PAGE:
Got A1-free milk?
February is a good time to ask, given that it’s Lactose Intolerance Awareness month.
Turns out some people believe they’re lactose-intolerant when they’re actually sensitive to something else that naturally occurs in dairy milk.
Time for a gut check.
Milk produced by humans and cows historically contained the easily digested, beta casein protein called A2/A2. But over time, a genetic mutation in cows resulted in the introduction of the protein A1—which can be difficult for some people to digest.
Hence the national rollout earlier this month at Whole Foods Market of the premium-priced, A1-free milk called A2/A2, from 33-year-old, California-based Alexandre Family Farm.
In the process, A2/A2 will go from distribution at 265 Whole Foods stores to 350, and within the next six months will be available at some 1,000 retail doors.
According to co-founders Blake and Stephanie Alexandre, the company began cross-breeding their cows some two decades ago to remove the A1 protein from the animals’ gene pool.
In addition, Alexandre Family Farm says it’s the first U.S. dairy farm to obtain Ecological Outcome Verification from Savory Institute, a nonprofit that promotes the regeneration of global, grassland ecosystems.
Now the company has the seemingly unenviable task of conflating the issues of soil regeneration, cow genetics and the human digestive system while explaining it all to the multitude of consumers who have never heard of A2—much less A1.
In this interview—edited for clarity and length—the Alexandres and Alexandre Family Farm director of marketing Sharon Egan say that consumer education will be a gradual process given limited marketing resources at their disposal.
CPG FYI: What’s the big picture here?
Stephanie Alexandre: Milk has been around for thousands and thousands of years and, in more recent times, there’s more and more people who have moved away from dairy. They think it’s lactose intolerance or it’s related to an autoimmune disease or something.
CPG FYI: How would you describe the target audience for A2/A2?
Blake Alexandre: Our target audience is every dairy drinker out there and everyone who wants to be a dairy drinker but believes they have digestive issues. The dairy industry is a pretty big industry. We’re a one-farm family that just wants to make a dent. So we don’t need all of the consumers. We just need 1% of them right now. Maybe 2%. And we’re happy, and we’ll grow with them.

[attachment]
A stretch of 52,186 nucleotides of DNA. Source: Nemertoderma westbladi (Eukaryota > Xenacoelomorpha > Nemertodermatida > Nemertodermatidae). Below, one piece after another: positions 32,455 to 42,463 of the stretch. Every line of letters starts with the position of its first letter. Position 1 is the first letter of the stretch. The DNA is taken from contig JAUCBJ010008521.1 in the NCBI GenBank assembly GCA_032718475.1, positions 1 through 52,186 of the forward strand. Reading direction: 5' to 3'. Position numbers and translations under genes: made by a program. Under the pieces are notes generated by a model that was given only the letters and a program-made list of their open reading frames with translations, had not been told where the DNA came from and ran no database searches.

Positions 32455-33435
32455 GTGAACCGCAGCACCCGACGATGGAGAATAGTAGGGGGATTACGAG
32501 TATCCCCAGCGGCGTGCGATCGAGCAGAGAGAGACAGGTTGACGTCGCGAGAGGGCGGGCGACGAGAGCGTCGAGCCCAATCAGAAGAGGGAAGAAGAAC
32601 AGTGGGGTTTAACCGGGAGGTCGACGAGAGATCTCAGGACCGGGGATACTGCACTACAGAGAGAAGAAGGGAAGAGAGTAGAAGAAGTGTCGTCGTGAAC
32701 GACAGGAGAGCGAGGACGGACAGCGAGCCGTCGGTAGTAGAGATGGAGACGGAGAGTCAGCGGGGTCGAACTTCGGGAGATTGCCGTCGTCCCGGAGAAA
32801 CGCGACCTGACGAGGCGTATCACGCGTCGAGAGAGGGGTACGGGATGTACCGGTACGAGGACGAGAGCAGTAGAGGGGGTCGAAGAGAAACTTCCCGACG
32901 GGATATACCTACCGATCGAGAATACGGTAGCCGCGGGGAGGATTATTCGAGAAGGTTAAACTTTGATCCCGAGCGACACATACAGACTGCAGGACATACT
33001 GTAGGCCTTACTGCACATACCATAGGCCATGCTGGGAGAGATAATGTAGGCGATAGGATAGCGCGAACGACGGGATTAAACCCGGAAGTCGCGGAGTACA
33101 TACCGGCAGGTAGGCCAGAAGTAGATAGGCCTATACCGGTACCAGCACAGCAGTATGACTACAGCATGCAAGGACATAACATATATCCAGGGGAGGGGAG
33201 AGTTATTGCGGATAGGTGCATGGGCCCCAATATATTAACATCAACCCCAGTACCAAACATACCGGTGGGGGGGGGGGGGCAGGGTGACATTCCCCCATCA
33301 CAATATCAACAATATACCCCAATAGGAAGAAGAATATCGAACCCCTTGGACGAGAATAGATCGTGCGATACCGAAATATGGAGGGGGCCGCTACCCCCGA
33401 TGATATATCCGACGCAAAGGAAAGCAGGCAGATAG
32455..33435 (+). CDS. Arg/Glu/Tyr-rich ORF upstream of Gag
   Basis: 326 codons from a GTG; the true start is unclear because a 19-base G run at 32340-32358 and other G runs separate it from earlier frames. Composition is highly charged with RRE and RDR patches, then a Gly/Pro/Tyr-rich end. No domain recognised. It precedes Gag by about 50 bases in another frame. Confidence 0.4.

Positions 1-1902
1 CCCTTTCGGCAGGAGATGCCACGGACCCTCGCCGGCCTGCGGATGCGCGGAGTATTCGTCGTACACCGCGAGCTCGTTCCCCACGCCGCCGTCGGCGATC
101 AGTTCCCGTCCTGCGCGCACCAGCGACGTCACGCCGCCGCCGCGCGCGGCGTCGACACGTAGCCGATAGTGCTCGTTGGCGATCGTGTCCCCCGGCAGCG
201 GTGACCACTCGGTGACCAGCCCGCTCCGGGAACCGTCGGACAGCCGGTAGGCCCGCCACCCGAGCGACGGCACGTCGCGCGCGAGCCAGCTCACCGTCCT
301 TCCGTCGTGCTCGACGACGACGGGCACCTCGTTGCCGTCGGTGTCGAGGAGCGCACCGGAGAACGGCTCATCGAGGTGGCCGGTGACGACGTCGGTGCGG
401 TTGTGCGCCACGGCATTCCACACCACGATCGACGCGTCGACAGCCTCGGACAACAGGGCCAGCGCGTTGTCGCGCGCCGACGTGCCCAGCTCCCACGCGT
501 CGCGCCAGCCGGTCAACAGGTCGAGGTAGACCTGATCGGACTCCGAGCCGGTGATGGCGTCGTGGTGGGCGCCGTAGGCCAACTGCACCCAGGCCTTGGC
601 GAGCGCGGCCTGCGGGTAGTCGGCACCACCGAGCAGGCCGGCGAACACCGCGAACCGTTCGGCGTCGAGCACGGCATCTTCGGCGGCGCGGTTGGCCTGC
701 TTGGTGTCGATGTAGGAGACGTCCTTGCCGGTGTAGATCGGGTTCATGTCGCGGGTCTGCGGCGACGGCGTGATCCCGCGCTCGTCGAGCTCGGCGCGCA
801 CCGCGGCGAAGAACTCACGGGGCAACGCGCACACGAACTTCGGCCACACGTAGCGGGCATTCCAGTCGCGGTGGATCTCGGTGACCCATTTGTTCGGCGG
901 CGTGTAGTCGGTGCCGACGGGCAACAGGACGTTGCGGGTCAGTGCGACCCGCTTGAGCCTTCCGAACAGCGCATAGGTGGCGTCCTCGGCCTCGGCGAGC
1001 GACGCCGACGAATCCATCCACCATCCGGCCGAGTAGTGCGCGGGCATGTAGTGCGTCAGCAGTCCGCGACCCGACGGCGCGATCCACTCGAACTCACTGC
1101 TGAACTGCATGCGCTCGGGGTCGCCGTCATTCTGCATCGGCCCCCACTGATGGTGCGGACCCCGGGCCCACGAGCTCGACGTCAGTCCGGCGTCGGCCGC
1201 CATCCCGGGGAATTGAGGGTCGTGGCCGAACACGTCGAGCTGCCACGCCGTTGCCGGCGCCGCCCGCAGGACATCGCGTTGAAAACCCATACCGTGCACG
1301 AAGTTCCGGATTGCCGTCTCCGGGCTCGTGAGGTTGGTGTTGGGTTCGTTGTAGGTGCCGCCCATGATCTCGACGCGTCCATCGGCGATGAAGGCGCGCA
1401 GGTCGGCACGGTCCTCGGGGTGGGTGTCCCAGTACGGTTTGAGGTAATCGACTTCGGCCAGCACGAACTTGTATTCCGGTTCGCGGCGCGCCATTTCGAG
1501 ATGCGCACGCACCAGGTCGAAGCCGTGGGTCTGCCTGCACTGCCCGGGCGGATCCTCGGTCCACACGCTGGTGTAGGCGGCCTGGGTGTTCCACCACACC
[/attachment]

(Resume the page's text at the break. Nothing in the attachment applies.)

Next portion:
CPG FYI: Does the term “regenerative” strike a chord with consumers?
Egan: Last year, Whole Foods named regenerative as the #1 food trend. Consumers are looking for products that align with their values of healing the earth and working in harmony with nature. Right now we’re the only game in town for certified, regenerative organic [dairy].
CPG FYI: Alexandre doesn’t use television advertising and isn’t very active on Instagram, has about 100 followers on Twitter and 4,000 on Facebook. How will you get the word out about A2/A2?
Egan: We’re trying to increase our social media activity and we have a number of educational graphics that we’re putting up on our website. We also have a sampling and education program scheduled with moms in the East.
CPG FYI: Just about every CPG marketer is innovating either internally or investing in/acquiring other companies. Is an outside investment an option that could speed things up for Alexandre?
Blake: Generally, the answer is no. We’ve certainly been approached by different folks throughout the process of our existence, and we’ve made it this far on our own.
We’re not looking to replace the entire dairy industry. We’re just trying to offer a very premium product for folks who are willing to pay more to get extra out of their purchase. We’re not trying to build a brand that we can sell to somebody.